The Best Bad Sex Ever

I read Cecilia Grant’s A Lady Awakened in a trance, a state not unlike swimming through the deepest layers of a dream. I rarely reach that layer of involvement in my reading—not in “literary” and not in romance—and it’s the highest compliment I can give a book. I grabbed it whenever I could get my hands on it and finished in two deliciously wonky nights.

Here’s the story:

Martha Russell’s husband has just died, and, because she’s heirless, his estate will go to her brother-in-law. Unless, of course, she should happen to be pregnant with an heir.

Martha knows she’s not pregnant, but instead of telling her solicitor the truth, she tells him she needs a month to find out for sure. And then she hires her neighbor, Theophilus Mirkwood, to impregnate her.

Theo has been exiled by his father from London for womanizing and otherwise wasting time and resources. He’s supposed to be behaving himself on his country estate, not dallying with widows. But he’s a sucker for Martha’s beauty and agrees to the plan.

The problem is that Martha is only interested in Theo’s semen-delivering properties. She despises sex and refuses to allow herself to enjoy it at all. But she is deeply determined to make her scheme work, especially after she discovers that her brother-in-law took advantage of the female servants when he lived on the estate. Much joyless sex ensues, until Theo can barely bring himself to do his studly work.

And then—spoiler alert—slowly but surely, Grant leads us to happily ever after.

There are some very conventional aspects to this book, on the surface. The premise—widow must involve herself in unconventional sex/love/marriage situation to hold onto her property (usually for the good of the servants or the tenants) is familiar to readers of Mary Balogh’s Slightly Married and many other historicals. Theo is not a particularly unusual hero. He’s rakish and handsome and knows it, and until the heroine pushes him to be a better man, he’s not the deepest well on the estate.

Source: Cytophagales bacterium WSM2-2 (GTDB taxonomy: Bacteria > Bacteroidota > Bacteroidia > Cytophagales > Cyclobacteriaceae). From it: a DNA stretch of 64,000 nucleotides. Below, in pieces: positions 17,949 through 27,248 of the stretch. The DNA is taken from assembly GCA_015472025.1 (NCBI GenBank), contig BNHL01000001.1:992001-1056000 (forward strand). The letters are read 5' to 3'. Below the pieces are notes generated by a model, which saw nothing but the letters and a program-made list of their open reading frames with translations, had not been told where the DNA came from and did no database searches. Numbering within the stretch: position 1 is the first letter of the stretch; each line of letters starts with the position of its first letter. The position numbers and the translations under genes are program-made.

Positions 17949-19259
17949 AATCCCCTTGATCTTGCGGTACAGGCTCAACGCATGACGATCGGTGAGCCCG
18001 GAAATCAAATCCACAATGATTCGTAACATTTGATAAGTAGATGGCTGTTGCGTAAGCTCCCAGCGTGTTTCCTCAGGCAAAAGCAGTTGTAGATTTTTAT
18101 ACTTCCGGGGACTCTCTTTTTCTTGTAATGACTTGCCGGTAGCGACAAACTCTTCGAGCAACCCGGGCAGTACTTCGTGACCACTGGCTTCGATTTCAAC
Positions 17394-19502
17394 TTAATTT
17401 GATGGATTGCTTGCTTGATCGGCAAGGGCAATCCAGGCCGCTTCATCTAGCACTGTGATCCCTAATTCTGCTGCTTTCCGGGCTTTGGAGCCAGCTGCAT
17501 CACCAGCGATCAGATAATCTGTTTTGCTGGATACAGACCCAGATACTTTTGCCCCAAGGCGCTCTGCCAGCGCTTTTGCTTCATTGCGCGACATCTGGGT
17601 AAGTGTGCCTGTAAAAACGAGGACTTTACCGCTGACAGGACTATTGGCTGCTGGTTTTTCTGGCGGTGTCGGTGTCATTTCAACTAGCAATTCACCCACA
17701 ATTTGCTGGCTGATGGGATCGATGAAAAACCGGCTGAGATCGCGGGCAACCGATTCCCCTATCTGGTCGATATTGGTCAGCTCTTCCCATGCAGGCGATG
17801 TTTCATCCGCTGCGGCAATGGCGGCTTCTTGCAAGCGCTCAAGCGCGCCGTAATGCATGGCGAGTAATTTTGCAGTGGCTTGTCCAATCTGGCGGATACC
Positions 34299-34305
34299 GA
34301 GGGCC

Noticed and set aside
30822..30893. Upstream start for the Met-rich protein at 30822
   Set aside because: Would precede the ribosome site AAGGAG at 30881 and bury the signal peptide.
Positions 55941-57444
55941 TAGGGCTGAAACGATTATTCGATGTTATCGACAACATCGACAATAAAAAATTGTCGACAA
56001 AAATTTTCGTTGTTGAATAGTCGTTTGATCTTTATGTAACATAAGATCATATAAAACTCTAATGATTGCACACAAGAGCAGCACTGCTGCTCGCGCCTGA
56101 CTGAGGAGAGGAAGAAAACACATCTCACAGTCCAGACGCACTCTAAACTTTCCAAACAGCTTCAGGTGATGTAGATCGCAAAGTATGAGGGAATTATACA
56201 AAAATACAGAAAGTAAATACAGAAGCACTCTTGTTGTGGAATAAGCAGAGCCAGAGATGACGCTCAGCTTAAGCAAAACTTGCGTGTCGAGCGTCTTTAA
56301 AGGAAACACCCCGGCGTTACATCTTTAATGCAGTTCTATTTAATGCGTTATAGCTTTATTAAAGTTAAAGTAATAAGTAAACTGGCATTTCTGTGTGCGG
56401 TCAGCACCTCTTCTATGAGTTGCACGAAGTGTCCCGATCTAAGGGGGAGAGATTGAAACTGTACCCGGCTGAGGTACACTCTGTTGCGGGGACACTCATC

There are also some profoundly wonky bits. Martha’s iciness during sex goes far beyond the blushing virgin trope. She hates the sex, she hates the idea of the sex, and she doesn’t want to ever like it. And her dislike of Theo goes beyond her distaste for the sex. She has no respect for him at all. And rapidly—as you might imagine—he develops matching feelings for her.

But this isn’t a classic I-hate-you-I-want-to-bonk-you setup. The disconnect between hero and heroine grows, not shrinks, during the first half of the book; it endures much longer than is typical; and there is no steamy hate-bonking to compensate for that cold core to the book. The sex is decidedly, brilliantly, unsexy.

She put her knees apart and closed her eyes. Vague noises ensued: he must be readying his male parts, as he’d done yesterday. A moment later, it began.

Martha gave a small sigh, just to herself. This again. Presumably this was enjoyable with a man one desired. Absent desire, she was left only with the weight of another body on hers. Strange skin against her own, with hair in strange places. Hip-bones pressing into her, and everything pressing into her. Seeking entry; seeking and … gaining it, there, on one long slide.